Allen crowned Australian champion with second win in as many days

Wed 4 Jan 2017

Just one day after winning the final day of the Mitchelton Bay Cycling Classic in Williamstown, Jessica Allen has once again soloed to victory, this time to be awarded a conveted green and gold jersey as the 2017 Australian criterium champion.

23-year-old Allen, along with 22-year-old teammate Jenelle Crooks, dominated the 30 lap criterium, initiating or marking all of the moves before Allen escaped solo with five laps of the 1.1km course remaining.

“I’m lost for words,” an emotional Allen said on the finish line. “It’s been an awesome few days with Orica and I’m just a bit emotional to be honest. Thank you to my teammates for believing in me.”

“Our main objective was to be aggressive and we did that perfectly.

“There was a few breakaways early on which we weren’t really happy about and then halfway through the race I got away with Jenelle and a few others and this was good because we outnumbered them.

“Jenelle and I aren’t sprinters so we knew we had to attack. We wanted them to be solid attacks, not useless attacks, and we really did that today.” 

Sport director Gene Bates praised Allen and was visibly pleased with the way the team rode.

“It really is worth noting the team effort that went into today,” Bates said. “We wanted to create situation where we had upper hand and we did that.”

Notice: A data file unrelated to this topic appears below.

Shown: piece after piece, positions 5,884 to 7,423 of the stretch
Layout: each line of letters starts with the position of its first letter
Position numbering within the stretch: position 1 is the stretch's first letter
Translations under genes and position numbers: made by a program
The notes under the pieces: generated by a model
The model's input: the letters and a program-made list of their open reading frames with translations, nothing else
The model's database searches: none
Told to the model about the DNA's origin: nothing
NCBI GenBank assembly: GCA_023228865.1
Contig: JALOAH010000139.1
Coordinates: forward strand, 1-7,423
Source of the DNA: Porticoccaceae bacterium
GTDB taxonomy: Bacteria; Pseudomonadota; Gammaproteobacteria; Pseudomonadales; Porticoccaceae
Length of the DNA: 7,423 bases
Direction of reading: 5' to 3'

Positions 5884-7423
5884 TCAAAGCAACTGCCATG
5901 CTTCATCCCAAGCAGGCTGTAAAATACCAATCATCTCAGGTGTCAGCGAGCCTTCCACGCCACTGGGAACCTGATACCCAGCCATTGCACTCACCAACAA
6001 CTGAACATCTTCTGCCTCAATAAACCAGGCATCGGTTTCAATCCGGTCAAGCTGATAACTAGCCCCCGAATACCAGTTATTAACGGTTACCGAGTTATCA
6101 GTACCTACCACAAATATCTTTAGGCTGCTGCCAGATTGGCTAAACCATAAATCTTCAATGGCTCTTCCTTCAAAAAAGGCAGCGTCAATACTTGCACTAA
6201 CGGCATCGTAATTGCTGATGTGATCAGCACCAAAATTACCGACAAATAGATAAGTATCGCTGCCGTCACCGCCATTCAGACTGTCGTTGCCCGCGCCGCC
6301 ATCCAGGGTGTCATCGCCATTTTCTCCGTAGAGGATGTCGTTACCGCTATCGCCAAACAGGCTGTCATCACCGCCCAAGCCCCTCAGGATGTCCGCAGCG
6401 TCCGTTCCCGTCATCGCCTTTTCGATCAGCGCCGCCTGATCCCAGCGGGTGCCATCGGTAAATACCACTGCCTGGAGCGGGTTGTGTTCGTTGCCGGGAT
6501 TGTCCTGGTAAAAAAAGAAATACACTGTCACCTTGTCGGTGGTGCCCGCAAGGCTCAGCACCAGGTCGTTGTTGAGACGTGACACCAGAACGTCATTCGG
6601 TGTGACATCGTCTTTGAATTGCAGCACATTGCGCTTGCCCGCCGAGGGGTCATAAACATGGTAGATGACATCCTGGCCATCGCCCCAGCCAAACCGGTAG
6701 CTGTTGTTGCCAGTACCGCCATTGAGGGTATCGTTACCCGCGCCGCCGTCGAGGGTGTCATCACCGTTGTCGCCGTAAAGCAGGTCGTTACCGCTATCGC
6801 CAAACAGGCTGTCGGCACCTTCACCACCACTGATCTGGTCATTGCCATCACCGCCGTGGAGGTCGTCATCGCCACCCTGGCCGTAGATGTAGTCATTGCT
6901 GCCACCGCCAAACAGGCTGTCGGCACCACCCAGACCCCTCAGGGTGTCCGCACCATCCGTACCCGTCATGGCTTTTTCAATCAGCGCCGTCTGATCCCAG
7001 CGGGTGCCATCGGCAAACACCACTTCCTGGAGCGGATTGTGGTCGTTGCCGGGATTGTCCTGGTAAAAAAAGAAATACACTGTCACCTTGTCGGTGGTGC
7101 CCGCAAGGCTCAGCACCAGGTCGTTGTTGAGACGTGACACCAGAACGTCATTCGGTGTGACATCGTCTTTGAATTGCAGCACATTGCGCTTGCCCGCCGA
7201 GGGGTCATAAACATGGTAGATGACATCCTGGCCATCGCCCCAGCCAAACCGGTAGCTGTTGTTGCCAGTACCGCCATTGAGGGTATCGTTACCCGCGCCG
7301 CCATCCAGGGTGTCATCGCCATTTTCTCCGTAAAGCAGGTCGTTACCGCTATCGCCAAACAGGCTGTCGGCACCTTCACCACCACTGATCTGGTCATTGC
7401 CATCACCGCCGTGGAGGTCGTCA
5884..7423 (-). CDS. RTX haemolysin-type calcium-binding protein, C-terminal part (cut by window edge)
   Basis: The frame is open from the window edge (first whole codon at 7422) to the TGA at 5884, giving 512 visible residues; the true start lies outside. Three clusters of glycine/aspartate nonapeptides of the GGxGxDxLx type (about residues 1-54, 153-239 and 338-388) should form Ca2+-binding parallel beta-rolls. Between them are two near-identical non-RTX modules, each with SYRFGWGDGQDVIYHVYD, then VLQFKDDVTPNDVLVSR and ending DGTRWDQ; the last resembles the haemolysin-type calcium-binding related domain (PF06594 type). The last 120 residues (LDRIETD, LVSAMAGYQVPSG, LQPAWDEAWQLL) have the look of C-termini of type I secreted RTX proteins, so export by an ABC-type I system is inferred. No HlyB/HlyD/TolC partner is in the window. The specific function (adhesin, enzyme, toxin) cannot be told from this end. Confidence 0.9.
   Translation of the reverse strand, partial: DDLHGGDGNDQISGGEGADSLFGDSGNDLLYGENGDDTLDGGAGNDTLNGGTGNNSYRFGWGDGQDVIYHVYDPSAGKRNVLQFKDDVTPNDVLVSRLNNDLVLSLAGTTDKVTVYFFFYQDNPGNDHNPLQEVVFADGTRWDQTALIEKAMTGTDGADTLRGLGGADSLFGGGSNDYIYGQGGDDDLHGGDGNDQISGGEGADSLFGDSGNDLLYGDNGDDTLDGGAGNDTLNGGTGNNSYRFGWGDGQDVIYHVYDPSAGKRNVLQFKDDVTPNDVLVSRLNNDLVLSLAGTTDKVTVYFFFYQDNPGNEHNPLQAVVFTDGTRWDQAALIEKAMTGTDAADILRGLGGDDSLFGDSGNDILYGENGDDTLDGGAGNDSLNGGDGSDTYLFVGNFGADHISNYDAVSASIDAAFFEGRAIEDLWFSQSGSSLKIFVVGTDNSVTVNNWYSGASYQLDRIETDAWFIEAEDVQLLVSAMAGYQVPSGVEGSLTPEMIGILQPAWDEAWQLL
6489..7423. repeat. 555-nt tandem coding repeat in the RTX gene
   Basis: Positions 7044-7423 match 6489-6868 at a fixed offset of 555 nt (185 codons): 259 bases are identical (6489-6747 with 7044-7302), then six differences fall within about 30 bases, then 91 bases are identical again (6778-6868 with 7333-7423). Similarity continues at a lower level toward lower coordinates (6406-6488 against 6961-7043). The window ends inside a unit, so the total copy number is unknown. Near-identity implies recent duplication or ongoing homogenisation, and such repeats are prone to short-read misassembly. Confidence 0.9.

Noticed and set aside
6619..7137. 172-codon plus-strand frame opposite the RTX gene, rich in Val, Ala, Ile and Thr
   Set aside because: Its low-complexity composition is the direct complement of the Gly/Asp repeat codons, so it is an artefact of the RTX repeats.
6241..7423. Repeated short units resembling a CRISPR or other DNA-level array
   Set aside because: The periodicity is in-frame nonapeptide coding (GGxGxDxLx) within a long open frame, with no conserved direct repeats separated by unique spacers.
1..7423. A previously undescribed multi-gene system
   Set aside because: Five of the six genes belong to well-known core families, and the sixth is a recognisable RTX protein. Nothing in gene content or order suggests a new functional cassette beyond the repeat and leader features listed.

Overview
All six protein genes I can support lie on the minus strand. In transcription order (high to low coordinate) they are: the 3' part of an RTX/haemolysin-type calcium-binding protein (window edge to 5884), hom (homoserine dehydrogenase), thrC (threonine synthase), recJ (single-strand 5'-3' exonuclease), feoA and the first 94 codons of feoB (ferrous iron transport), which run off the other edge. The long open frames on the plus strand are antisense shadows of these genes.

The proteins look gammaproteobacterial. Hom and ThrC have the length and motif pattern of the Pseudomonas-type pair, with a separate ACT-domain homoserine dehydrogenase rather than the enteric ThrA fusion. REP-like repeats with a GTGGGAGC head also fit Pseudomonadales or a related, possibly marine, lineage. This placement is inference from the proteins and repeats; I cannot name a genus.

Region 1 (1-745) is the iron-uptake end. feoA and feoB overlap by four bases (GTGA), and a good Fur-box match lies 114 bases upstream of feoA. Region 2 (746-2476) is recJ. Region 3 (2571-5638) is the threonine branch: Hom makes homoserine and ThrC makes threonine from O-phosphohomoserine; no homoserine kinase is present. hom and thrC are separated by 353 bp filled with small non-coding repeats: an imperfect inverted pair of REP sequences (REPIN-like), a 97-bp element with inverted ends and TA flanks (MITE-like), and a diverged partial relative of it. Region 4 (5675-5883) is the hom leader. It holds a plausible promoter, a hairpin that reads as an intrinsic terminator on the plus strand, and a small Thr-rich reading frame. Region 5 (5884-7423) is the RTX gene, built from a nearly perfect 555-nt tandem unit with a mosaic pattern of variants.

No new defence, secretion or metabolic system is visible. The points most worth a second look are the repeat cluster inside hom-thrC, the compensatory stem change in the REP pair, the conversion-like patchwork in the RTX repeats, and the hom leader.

“We were happy for anyone to be in that situation, including any of our young riders, but it is a full credit to Jess and Jenelle who both rode with incredible intelligence tonight.” 

Bates and Allen both recognised the road the West Australian has travelled to land with a gold medal.

“Jess has had a hard road,” Bates said. “It took her a long time to find a team that would support her following her 2011 world title, but we are incredibly pleased with how she is fitting in with the group.”

“She is the first to put up her hand to help others, so it’s really pleasing to see her enjoy some success too.”

Allen, who joined ORICA-SCOTT in mid-216, agreed.

“It’s been a long time coming,” she said. “I was pretty close to quitting. For women, we don’t do it for the money, we do it for the passion, and so there was a big question of if I wanted to commit so much and leave so much behind.

“I did re-assess a bit at one point, but last year I really found my love for the sport again and when I’m happy, I ride well.” 

How it happened: 

After an early and short-lived solo move in the first lap, Crooks initiated a group of six riders.

The strength of those who joined her meant the group refused to work together and they were reeled in ahead of the first intermediate sprint.

Allen then attacked just after the sprint and a second effort by Crooks over the top saw her escape with Peta Mullens (Hagen). 

Australian road race champion Amanda Spratt bridged across with Lucy Bechtel for company but the peloton recognised the threat and chased hard to bring it back together. 

A huge race by Crooks saw her make a third breakaway after she followed another attack of teammate Allen, the pair now in a group of five riders with nine laps remaining. 

After a number of attacks, it was a move by Allen with five laps remaining that broke her breakaway counterparts and the former junior time trial world champion, finished the race alone to win by 41seconds.